Some great horror movies came out in 1976 and one that is still chilling to me today is Burnt Offerings. For whatever reason, this movie played quite frequently on channel 41 in Kansas City throughout the late 70s and early 80s. An evil house with a stellar cast makes for some great spooky fun.
Burnt Offerings is based on a 1973 novel written by Robert Marasco. In fact, his body of work consists of only two novels, one completed play and one play that, while finished at the time of his death, was never produced. His other novel was Parlor Games while his play was called Child’s Play, which dealt with evil at a boys’ school. Oddly enough, after Parlor Games, he was never published again and died of lung cancer in 1998 at the age of 62. Burnt Offerings was his only work that was adapted into a movie, and what a creepy tale it was.
The story is about the Rolf family, Marian (Karen Black, House of 1,000 Corpses), Ben (Oliver Reed, The Curse of the Werewolf) and son Davey (Lee H. Montgomery). They move into a mansion with their Aunt Elizabeth (Bette Davis, What Ever Happened to Baby Jane?) for only $900 for the entire summer. The only catch is that Marian must feed the owners’ mother three times a day as she lives on the very top floor. The house is owned by the Allardyce family, themselves quite creepy characters. We have Roz (Eileen Heckart, The Bad Seed) and brother Arnold, played by the incomparable Burgess Meredith (The Sentinal, Rocky). Another familiar face is that of caretaker Walker, played by character actor Dub Taylor (247 movie credits). It seems this house comes alive with new owners. As blood is split and deaths occur, it begins to rejuvenate itself. As the family begins to fall apart, the house is growing stronger. The final scene is indeed haunting, if not a little obvious. And, of course, we have the terrifying images of the chauffer driver, which was apparently based on a real life person witnessed by director Dan Curtis (Dark Shadows, Trilogy of Terror).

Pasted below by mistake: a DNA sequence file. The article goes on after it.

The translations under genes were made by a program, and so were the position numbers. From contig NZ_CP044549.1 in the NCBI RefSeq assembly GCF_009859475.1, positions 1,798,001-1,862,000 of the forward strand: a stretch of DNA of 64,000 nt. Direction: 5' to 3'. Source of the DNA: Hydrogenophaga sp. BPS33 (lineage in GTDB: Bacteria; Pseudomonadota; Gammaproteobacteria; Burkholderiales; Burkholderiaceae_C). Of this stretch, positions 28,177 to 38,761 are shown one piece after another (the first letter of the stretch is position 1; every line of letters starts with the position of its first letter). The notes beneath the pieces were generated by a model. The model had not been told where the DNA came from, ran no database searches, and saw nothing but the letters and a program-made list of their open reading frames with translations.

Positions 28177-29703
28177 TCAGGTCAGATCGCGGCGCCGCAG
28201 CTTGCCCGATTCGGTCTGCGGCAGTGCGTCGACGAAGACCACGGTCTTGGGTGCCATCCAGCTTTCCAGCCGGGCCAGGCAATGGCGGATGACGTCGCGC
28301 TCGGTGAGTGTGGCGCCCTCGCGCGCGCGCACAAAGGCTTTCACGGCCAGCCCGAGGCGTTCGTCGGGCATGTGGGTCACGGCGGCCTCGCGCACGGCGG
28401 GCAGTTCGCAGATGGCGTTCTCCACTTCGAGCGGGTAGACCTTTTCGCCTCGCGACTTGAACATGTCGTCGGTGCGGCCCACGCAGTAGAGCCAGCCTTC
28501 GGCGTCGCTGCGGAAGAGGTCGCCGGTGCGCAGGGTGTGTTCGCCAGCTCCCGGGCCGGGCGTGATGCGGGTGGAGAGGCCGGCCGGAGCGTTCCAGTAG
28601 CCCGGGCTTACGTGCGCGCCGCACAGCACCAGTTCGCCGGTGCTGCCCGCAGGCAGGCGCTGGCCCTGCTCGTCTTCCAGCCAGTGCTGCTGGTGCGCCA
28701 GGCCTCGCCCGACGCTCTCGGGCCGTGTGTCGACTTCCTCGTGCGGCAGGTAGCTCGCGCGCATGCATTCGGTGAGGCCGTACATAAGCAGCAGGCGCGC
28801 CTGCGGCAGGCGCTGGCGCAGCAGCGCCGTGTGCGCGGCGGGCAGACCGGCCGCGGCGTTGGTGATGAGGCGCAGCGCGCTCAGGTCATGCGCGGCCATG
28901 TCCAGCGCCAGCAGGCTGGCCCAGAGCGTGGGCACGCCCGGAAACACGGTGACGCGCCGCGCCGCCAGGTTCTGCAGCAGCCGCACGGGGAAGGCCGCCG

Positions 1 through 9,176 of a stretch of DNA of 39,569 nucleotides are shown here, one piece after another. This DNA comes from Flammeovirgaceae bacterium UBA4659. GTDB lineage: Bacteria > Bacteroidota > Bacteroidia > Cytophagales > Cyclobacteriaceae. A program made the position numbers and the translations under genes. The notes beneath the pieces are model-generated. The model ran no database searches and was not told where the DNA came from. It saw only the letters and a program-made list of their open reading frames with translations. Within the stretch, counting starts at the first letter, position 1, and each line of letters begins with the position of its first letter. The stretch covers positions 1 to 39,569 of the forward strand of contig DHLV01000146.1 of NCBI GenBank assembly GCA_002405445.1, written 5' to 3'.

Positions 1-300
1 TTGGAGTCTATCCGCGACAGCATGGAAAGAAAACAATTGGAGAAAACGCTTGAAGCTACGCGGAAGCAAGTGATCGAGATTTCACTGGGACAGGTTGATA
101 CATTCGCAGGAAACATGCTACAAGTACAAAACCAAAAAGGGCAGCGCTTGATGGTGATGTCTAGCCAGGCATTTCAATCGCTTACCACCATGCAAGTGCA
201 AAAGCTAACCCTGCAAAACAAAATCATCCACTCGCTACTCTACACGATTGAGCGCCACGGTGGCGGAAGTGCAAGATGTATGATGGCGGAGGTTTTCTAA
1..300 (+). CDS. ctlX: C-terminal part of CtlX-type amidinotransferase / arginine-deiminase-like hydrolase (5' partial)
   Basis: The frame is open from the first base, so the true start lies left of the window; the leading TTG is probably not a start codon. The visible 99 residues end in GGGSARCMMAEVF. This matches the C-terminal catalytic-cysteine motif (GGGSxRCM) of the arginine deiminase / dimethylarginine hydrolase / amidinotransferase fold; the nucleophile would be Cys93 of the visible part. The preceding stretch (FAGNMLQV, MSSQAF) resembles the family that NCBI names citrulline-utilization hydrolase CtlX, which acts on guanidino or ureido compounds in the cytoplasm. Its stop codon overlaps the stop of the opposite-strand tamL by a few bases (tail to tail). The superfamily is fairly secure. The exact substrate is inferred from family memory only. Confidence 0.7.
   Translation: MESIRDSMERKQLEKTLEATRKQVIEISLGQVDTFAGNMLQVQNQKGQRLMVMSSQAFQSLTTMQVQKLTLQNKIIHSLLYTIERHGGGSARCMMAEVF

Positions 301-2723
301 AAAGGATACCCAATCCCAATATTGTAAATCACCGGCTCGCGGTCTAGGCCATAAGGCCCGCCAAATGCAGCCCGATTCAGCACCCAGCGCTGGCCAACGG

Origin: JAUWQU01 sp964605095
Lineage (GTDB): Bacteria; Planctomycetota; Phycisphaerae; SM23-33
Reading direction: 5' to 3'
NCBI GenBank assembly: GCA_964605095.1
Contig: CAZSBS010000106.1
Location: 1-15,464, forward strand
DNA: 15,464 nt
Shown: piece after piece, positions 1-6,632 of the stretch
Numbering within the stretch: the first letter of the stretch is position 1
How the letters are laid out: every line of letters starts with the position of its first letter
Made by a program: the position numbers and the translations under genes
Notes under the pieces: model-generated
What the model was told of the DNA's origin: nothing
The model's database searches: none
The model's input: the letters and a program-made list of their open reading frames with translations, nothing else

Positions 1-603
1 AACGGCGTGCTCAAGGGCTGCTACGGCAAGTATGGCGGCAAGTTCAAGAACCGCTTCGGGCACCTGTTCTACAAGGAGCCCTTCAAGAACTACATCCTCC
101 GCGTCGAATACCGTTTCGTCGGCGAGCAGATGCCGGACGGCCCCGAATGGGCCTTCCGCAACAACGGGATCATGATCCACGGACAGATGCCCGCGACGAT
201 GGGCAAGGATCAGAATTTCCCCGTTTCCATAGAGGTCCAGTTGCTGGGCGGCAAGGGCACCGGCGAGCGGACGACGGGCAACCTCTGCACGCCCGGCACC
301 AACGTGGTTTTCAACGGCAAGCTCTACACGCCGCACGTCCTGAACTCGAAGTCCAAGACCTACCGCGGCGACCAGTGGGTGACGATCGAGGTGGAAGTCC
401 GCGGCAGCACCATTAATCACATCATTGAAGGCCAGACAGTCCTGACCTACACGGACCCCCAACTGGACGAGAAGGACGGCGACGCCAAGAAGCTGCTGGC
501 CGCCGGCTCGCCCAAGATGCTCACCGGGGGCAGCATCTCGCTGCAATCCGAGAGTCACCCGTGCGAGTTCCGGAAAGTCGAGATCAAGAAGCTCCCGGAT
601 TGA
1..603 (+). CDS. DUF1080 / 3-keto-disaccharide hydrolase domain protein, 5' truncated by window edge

Burnt Offerings was not a success at the box office but it is one of my personal favorites. The all-star cast helps it rise above what otherwise could easily be lost amongst other films of the period. The DVD was released in 2003 and is now out-of-print and the picture quality was surprisingly poor for an MGM release. This title is in desperate need of a remastered Blu-ray. Meanwhile, the full movie is currently on YouTube, so check it out while you can!